A few days ago, I published a post that dealt with reintegration. You can read that post by clicking here. Today, I'm posting an email written from the perspective of a soldier who hopes that his words will shed some light on what reintegration is like for the returning service member.
You step off a plane in front of a sea of well-wishers carrying red, white, blue, and yellow ribbons and giant posters saying "Welcome Home," maybe even a band. After a formation and a short speech where anything longer than "Fall Out!" is too long, you rush with outstretched arms to a family, then a full night of intimacy and happily ever after. Every soldier dreams of it; hardly a day passes without the thought. But... in all my deployments, too many to count, it hasn't happened yet.
Reality is substantially different. Seldom are there crowds of well-wishers. On one occasion they didn't even have the stairs to get us off the plane; we just looked out the door for half an hour watching it rain for the first time in six months. Actual home comings usually have me getting off a commercial plane at my local airport, picking up my bags and waiting for my wife to pick me up on the curb. After a long hug and a few kisses I am a passenger in the car rubbing her hand, a constant stimulus ensuring it is not just another dream. The immediate intimacy I had been dreaming about for so long is postponed, sometimes to the next day; travel, time zones, culture shock, and emotions all take their toll from me.
The next morning I am faced with a decision I am not accustomed to making; what shall I wear? I will look around anxiously for a rifle and pistol.
That lost look on my face is because the structure I am used to is no longer there. When I drive I am constantly checking for the suspicious and then lulled by the lack of stimulus; there are much fewer cars, motorcycles, scooters, and pedestrians that will weave in and out of your path requiring your constant attention. I will cry in the grocery store when I see its opulence; it happens every time. Crowds will make my pulse rate increase, and I'll put my back into the corner at the restaurant. I will check everybody's hands for possible threats. It will usually take me between two and four weeks to control these instincts.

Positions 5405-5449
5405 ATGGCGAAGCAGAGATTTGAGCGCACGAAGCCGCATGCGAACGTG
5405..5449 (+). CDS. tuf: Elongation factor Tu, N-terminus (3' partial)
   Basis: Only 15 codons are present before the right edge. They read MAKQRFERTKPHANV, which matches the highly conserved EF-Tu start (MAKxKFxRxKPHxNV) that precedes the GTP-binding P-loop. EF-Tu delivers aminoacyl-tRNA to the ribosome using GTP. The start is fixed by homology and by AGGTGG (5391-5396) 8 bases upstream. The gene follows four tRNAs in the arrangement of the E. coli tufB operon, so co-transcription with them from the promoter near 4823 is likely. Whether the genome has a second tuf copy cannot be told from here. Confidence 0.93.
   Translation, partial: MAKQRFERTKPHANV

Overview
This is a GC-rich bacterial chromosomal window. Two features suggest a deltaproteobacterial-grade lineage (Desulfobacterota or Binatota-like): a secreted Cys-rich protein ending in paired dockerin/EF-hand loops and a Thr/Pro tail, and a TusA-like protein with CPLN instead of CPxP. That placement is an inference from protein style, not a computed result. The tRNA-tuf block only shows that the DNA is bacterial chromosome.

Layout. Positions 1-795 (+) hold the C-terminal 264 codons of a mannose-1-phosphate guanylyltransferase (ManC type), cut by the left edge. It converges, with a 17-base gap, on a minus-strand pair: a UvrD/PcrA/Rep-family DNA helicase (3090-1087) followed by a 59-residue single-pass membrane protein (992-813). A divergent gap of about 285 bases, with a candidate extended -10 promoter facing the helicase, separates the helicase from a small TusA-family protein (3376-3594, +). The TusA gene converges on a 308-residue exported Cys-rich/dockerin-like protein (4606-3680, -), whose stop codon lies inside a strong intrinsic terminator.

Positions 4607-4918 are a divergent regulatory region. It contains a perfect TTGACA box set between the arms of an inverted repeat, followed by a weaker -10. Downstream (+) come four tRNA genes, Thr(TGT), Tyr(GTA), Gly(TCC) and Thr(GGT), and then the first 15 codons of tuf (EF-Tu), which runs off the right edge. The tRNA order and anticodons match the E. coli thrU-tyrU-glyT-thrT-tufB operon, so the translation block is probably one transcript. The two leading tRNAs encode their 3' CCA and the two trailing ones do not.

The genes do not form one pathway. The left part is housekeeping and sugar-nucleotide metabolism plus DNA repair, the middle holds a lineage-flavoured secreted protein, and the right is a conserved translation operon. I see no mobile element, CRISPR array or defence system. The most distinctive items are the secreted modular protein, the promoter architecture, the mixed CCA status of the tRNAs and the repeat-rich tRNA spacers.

Everyone has changed since I left and it will take time for us to get reacquainted. My wife will not be used to picking up my socks and I will not be used to seeing the toothpaste squeezed in the middle. My ideas of discipline will not have been enforced while I was gone and it will take others time to get used to them again. Reintegration can be more painful than the separation.
I have been through this more times than I care to count in my 15 years of marriage. It has been our shared faith, love and commitment that has helped us survive each of these difficult times but they still have left their scars. The emotional roller coaster of repeated separation and reintegration is very painful so I tend to level my emotions. If I suppress my joy at home, the pain of separation will be diminished. Sometimes I feel like an emotional zombie. This is my greatest sacrifice; I still think it's worth it.
I think it's extremely helpful for both the returning spouse, and the spouse who stayed back and kept the homefront functioning, to understand the concerns and difficulties that each of them face during the reintegration process. I'm grateful to this soldier for being so candid about such a personal, and often difficult subject.